I've said many times before that the art of the live presentation has a lot in common with the art of stand-up comedy. Few things are more difficult than standing with nothing but a mic in hand in front of a crowd who expect you to make them laugh. Good stand-up comics tell good stories, and story, among other things, is about emotion. Presenters do not have to be funny, but they do need to evoke and to engage, something stand-up comedians know very well. The best stand-up comedians are wonderful performers, but my favorites are the ones who make it feel natural and conversational, as if they are doing the routine (or having "this conversation") for the first time. That is, they perform as if they were not performing. Good musicians do this too. Although they played the song a thousand times before, when they played it for you it felt fresh and new. Maybe you have experienced this recently? (I thought the Stones were amazingly fresh, for example, in their 2006 performance that is the meat of their new movie by Martin Scorsese. See the trailer. I saw the film three times on the way back to Japan.)
Podcast with Microsoft's Ric & Howie
Part II of the podcast I did with Microsoft's Richard Bretschneider and Howard Cooperstein back in Silicon Valley last May is now up on the Presentations Roundtable site (here's part I). Howard does stand-up comedy and when we get together our conversation usually turns to comedy at some point, such as in this podcast. Below are a few samples of some stand-up comics I like, beginning with the late George Carlin, one of the legends. (All three clips, to varying degrees, contain adult language and themes.)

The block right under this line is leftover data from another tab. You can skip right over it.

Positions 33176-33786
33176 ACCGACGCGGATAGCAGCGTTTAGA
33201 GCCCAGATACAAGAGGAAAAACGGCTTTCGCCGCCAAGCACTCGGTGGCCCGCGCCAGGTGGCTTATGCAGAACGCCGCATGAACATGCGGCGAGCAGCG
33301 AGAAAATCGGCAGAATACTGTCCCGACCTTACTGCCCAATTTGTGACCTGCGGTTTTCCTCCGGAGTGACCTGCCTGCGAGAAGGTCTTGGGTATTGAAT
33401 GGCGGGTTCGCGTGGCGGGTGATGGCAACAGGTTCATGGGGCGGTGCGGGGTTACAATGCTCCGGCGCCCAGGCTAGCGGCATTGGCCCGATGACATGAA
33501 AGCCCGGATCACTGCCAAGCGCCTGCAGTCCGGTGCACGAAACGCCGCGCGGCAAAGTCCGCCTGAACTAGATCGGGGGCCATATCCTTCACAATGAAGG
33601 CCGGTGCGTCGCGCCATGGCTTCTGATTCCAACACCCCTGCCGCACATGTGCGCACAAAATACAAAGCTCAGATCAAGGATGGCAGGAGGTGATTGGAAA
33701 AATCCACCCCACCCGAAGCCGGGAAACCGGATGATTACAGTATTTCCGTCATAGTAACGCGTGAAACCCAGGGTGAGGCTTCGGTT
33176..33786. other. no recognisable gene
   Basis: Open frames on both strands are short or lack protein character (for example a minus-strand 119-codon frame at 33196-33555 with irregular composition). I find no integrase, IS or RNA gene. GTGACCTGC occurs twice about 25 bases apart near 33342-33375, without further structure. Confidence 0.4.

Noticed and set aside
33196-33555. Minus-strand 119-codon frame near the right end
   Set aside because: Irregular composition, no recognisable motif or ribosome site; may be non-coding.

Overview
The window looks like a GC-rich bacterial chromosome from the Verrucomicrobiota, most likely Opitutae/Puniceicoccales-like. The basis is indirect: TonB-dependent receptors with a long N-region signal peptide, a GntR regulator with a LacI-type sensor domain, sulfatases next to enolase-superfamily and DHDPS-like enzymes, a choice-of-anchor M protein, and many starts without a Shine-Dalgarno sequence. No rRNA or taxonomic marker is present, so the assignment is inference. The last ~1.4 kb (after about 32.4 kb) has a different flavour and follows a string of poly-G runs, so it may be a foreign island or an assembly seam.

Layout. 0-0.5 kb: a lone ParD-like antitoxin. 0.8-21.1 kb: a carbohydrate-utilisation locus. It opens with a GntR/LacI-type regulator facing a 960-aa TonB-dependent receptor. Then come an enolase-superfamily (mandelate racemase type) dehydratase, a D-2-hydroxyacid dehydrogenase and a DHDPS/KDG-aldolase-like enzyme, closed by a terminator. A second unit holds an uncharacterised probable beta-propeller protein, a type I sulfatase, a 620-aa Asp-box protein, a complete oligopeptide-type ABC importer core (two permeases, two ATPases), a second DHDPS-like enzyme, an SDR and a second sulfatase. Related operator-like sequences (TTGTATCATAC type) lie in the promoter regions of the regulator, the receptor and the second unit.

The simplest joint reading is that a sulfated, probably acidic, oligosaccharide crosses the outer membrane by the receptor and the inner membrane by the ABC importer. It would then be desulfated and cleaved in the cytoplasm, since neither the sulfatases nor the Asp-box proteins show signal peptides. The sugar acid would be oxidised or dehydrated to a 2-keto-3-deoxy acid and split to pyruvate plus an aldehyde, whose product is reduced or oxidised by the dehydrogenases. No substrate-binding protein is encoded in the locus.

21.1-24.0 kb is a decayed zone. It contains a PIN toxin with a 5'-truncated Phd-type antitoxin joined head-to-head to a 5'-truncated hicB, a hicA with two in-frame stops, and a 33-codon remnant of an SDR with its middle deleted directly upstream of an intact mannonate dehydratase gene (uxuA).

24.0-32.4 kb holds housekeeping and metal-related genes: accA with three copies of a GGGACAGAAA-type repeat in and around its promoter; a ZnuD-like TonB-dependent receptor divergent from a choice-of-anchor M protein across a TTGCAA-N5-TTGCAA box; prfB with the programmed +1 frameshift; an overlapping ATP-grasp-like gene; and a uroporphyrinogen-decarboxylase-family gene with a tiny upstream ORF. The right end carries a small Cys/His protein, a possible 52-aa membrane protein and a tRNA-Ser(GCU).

George Carlin on "stuff"
Below George Carlin warns of the danger of attachment to things like...stuff.
I discovered Adam Hills while watching one of the early morning talk shows in Sydney last week. Seemed like a very likable guy. Liked his material on YouTube (and I even understood his jokes about Australia). Here's a short clip below.
Here's a short clip of Lewis. (Warning: Lewis Black uses adult language and has a point of view — you have been warned).